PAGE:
In the vast migration that is changing the U.S., a Honduran boy rides a freight train through Mexico. Each year thousands of Central Americans stow away for 1,500 miles on the tops and sides of trains. Some are parents desperate to escape poverty. Many are children in search of a parent who left them behind long ago. Only the brave and the lucky reach their goal.
Over the weekend, a train derailed in Southern Mexico killing at least six people and injuring dozens more. The victims were migrants from Central America, many of them riding on the roof or between the cars of the cargo train, known as "The Beast."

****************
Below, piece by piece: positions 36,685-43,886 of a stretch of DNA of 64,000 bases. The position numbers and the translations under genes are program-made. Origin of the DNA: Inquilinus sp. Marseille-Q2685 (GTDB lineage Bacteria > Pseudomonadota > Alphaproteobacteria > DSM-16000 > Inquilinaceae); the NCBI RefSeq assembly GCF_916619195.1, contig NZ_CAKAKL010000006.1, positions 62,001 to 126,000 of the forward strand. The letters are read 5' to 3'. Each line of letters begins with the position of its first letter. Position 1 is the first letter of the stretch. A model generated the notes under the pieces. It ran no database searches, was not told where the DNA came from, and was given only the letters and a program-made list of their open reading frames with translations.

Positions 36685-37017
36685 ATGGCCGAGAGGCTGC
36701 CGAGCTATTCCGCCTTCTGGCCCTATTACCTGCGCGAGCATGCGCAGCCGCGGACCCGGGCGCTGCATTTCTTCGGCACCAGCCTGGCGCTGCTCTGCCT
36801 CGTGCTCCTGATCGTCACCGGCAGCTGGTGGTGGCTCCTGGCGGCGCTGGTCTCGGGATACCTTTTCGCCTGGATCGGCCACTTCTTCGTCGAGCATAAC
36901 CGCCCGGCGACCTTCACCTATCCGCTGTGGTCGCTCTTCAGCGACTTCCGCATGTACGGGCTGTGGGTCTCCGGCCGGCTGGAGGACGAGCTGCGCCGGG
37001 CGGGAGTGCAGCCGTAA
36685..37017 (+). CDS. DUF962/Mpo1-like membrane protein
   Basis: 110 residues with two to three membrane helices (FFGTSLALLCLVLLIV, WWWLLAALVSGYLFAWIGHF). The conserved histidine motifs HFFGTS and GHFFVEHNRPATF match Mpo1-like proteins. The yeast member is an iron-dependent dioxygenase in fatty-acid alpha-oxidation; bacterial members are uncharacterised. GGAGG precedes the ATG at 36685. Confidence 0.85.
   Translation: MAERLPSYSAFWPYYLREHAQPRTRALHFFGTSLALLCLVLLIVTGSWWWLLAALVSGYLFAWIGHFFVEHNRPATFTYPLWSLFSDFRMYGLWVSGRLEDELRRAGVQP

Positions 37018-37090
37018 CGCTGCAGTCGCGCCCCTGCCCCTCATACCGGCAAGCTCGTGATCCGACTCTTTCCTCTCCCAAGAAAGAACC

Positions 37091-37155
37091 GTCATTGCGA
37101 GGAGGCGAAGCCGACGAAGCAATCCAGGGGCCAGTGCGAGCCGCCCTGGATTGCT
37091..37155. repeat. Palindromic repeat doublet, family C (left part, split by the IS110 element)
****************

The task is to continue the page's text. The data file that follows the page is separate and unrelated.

Each year, hundreds of thousands of migrants make their way from Central America through Mexico this way, hoping to eventually make it into the U.S. It's a harrowing journey and train crashes like this are just one of many dangers they encounter along the way.
Reporter Sonia Nazario traced the journey of a young man who made this trip for a Pulitzer Prize-winning series for the LA Times, known as "Enrique's Journey."
She later published a book by the same name and an adaptation of that book for young people is being released today.